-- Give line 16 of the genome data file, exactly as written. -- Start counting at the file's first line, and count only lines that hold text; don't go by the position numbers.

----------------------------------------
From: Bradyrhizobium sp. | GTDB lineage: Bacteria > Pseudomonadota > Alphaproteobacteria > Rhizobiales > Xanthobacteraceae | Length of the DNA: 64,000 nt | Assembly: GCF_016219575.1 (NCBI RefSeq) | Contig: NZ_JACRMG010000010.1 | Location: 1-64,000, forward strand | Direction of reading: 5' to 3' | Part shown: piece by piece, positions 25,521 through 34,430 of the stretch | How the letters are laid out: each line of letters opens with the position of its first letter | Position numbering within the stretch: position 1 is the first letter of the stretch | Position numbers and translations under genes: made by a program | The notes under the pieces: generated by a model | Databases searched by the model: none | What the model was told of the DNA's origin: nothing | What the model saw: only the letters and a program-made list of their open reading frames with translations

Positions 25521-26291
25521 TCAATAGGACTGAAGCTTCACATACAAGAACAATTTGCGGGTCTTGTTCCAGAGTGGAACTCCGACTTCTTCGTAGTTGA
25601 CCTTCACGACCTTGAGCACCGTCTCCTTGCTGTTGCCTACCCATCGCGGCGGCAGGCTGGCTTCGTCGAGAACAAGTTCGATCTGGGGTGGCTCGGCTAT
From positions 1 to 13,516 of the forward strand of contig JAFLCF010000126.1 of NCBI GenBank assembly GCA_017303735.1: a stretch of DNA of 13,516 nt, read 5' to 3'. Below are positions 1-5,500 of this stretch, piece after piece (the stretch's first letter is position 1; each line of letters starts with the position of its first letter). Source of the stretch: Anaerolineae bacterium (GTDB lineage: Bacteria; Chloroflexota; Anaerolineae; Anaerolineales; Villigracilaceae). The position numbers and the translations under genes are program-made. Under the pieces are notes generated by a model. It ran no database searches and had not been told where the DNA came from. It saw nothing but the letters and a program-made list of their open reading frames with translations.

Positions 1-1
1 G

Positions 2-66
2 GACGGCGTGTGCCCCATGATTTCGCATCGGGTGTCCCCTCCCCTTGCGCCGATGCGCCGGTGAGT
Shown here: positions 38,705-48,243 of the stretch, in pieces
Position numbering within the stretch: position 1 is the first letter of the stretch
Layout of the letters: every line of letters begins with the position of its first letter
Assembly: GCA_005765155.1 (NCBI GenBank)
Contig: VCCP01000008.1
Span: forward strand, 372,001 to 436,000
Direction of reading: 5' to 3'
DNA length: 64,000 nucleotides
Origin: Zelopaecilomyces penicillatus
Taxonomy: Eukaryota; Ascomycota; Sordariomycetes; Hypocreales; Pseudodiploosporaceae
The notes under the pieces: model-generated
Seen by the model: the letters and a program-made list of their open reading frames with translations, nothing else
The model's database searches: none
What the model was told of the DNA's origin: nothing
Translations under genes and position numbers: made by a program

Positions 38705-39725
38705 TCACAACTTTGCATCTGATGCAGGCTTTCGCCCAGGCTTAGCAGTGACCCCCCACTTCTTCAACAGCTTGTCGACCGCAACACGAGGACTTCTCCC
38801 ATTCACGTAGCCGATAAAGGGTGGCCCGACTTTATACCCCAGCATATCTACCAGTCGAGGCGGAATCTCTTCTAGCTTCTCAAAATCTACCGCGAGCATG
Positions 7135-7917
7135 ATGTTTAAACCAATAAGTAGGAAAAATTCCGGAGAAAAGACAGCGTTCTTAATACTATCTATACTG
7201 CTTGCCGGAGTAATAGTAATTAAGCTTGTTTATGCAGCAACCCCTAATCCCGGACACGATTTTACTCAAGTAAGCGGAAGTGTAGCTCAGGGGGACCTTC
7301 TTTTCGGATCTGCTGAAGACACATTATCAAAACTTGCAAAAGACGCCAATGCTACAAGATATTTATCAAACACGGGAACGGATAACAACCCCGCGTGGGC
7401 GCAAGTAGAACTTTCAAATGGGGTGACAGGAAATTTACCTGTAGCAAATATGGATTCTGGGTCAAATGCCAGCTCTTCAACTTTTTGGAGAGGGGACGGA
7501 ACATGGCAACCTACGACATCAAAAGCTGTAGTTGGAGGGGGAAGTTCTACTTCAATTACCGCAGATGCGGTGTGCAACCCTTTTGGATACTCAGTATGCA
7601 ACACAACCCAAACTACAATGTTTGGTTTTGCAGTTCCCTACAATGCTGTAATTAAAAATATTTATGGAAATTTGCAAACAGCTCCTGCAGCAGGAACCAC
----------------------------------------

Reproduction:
Direction of reading: 5' to 3'